Transportation, water infrastructure funding, finance in U.S. not as dire as some believe

RAND researchers also offer other policy options for Congress that could be used to help the federal government—working with state and local governments and the private sector—to renew and modernize the nation’s infrastructure.

Among these options, RAND researchers list major investments in the renewal of the nation’s most-critical aging and new infrastructure, incorporating advanced technologies to support newer construction methods, more-durable and sustainable materials and sensor technologies that might benefit infrastructure maintenance.

In addition, federal capital funding could include requirements to make projects resilient to natural disasters and climate change in order to reduce future spending on disaster assistance.

Key findings
The spending picture is not dire, but serious problems exist

  • The data do not support a picture of precipitous decline in national spending on the physical condition of transportation and water infrastructure.
  • Where the local and regional economies are thriving, good governance is the rule, and revenue streams for sustainable operations and maintenance (O&M) are in place, infrastructure tends to be well maintained and modernized.
  • Elsewhere, problems persist that defy easy solutions. For example, the federal Highway Trust Fund and many of the state funds for drinking water and wastewater treatment plants have not been operating on a sustainable basis for some time now, and communities with declining tax bases struggle to maintain their roads, bridges, and water systems and repay their debts to bond holders.

The federal government’s role

  • State and local governments account for most expenditures on transportation and water infrastructure. The federal government could do a better job intervening in the gaps where state and local actions are less effective or beyond their capacities.
  • The federal government’s strengths are in setting performance standards and requiring consistent evaluations of life-cycle costs and benefits; supporting states in their compliance and enforcement of environmental, health, and safety rules; incentivizing and encouraging multijurisdictional regional infrastructure plans; funding research on innovative technologies that could benefit all states; and targeting capital investment in projects with national benefits.
  • The federal government does not have an explicit set of priorities for direct investment in infrastructure projects of national significance.
  • National and regional infrastructure needs differ markedly from the decades past, when Congress first enacted many of the programs that still dominate the policy landscape.
  • An across-the-board ramp-up of federal spending is unlikely to solve the infrastructure problems that need fixing. Lasting changes will require thoughtful consideration of targeted spending priorities, policy constraints, and regional differences.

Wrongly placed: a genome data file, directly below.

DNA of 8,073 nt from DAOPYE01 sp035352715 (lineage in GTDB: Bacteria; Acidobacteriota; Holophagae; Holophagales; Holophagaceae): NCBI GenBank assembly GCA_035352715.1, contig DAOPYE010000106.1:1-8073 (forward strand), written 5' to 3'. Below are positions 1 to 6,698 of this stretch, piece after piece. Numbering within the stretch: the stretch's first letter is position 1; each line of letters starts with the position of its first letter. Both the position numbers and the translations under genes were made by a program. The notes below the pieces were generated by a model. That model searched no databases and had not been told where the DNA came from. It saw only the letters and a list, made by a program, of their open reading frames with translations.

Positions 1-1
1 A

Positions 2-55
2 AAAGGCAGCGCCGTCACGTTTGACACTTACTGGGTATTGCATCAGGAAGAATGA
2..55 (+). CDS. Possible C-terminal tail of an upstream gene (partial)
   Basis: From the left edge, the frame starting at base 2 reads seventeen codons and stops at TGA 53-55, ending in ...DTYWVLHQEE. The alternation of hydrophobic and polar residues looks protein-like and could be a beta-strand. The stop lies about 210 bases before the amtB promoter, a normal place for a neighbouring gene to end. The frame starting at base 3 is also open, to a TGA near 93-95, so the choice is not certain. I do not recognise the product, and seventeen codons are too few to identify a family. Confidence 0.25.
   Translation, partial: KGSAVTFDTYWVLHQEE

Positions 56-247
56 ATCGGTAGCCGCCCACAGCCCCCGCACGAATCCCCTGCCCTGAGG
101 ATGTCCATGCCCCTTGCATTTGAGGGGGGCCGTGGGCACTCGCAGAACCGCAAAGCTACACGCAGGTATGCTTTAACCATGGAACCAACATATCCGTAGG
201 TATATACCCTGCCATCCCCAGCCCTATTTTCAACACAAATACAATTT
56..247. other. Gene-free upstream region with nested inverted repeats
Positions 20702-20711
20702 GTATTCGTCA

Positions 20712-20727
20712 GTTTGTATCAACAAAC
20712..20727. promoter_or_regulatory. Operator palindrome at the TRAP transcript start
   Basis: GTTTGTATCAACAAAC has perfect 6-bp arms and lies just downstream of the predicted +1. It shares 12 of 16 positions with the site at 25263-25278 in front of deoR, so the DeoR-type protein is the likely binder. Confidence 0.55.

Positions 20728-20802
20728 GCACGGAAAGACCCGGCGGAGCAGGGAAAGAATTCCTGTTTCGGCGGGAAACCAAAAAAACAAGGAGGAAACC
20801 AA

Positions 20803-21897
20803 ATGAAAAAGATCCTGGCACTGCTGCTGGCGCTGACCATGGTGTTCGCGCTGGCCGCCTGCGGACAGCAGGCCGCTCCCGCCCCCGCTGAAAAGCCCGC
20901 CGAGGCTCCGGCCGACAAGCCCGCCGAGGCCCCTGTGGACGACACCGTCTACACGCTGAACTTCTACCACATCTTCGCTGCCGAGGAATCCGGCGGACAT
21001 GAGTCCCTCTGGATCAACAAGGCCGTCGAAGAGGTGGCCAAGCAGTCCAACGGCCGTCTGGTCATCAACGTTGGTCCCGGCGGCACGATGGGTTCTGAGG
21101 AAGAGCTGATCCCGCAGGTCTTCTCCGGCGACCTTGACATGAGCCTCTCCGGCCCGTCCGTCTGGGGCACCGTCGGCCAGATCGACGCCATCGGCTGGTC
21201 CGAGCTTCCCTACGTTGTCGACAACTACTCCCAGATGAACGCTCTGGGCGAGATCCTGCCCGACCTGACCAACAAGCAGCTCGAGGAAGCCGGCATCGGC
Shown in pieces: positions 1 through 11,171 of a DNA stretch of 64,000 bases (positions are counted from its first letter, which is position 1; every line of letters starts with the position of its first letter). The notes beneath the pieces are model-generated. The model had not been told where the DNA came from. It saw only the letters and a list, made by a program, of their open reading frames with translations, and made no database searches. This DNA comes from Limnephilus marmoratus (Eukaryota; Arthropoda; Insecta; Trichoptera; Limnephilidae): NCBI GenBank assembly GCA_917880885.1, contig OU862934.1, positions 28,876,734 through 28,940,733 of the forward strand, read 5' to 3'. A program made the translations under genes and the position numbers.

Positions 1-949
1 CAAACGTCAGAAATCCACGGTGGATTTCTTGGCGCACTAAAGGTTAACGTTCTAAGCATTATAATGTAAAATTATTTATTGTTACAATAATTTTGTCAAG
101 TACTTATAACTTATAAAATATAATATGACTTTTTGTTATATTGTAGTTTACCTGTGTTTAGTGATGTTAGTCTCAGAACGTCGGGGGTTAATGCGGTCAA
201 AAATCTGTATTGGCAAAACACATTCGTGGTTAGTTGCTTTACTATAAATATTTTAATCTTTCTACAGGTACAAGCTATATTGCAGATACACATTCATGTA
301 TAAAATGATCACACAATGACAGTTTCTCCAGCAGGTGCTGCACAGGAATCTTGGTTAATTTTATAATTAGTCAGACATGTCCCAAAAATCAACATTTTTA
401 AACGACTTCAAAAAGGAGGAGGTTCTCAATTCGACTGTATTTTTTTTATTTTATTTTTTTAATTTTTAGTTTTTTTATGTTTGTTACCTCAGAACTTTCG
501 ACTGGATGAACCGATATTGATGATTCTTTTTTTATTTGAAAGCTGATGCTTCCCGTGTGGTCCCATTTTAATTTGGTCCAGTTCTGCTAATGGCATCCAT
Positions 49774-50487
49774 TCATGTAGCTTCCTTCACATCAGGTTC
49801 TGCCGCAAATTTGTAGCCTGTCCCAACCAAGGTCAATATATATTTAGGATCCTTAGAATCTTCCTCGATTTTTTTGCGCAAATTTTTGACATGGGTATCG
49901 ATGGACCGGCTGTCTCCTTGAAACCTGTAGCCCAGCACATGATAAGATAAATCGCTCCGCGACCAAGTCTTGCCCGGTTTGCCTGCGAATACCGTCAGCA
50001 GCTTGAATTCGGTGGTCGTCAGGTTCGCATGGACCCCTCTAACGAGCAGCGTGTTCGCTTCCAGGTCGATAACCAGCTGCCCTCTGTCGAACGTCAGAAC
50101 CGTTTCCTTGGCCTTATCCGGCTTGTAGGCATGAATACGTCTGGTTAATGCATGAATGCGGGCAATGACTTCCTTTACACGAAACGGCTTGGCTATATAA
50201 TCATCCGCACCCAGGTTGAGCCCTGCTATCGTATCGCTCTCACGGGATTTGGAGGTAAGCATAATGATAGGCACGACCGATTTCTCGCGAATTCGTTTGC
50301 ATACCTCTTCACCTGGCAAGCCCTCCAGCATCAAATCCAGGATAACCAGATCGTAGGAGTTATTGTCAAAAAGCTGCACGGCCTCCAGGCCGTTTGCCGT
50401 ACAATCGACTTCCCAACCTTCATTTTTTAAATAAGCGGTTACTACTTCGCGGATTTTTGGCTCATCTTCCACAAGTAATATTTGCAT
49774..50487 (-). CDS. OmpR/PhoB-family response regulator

The role of private capital is still at the margins

  • Private investment in transportation and water infrastructure currently is less than 1 percent of total funding across all sources.
  • The federal government in recent years has taken a number of steps to lower transaction costs imposed by federal rules and sequential review processes, and to actively promote public-private partnerships on projects receiving some share of federal funding, but direct private investment in transportation and water infrastructure is likely for only a limited class of profitable projects.


  • Preserve the federal tax exemption on interest earned from municipal bonds for at least the next decade.
  • Reinstate Build America Bonds (BABs) with taxable interest for a ten-year period and experiment with other financing alternatives.
  • Target longer-term projects likely to produce significant national benefits.
  • Focus on capital investment, including major investments in renewal of aging infrastructure and new infrastructure incorporating advanced technologies.
  • Prioritize maintenance of federal assets, such as mission-critical military bases, dams, levees, locks, national parks, and other vital federal infrastructure.
  • Make resilience to natural disasters and adaptation to rising seas, increasing flood frequency, and other changing climate impacts a condition for spending.
  • Streamline the regulatory review process among multiple federal agencies.
  • Consolidate the U.S. Army Corps of Engineers and the U.S. Bureau of Reclamation into an integrated national water resource agency.
  • Fund competitive grants for research, development, and deployment of new technologies.

— Read more in Debra Knopman et al., Not Everything Is Broken: The Future of U.S. Transportation and Water Infrastructure Funding and Finance (RAND Corporation, November 2017)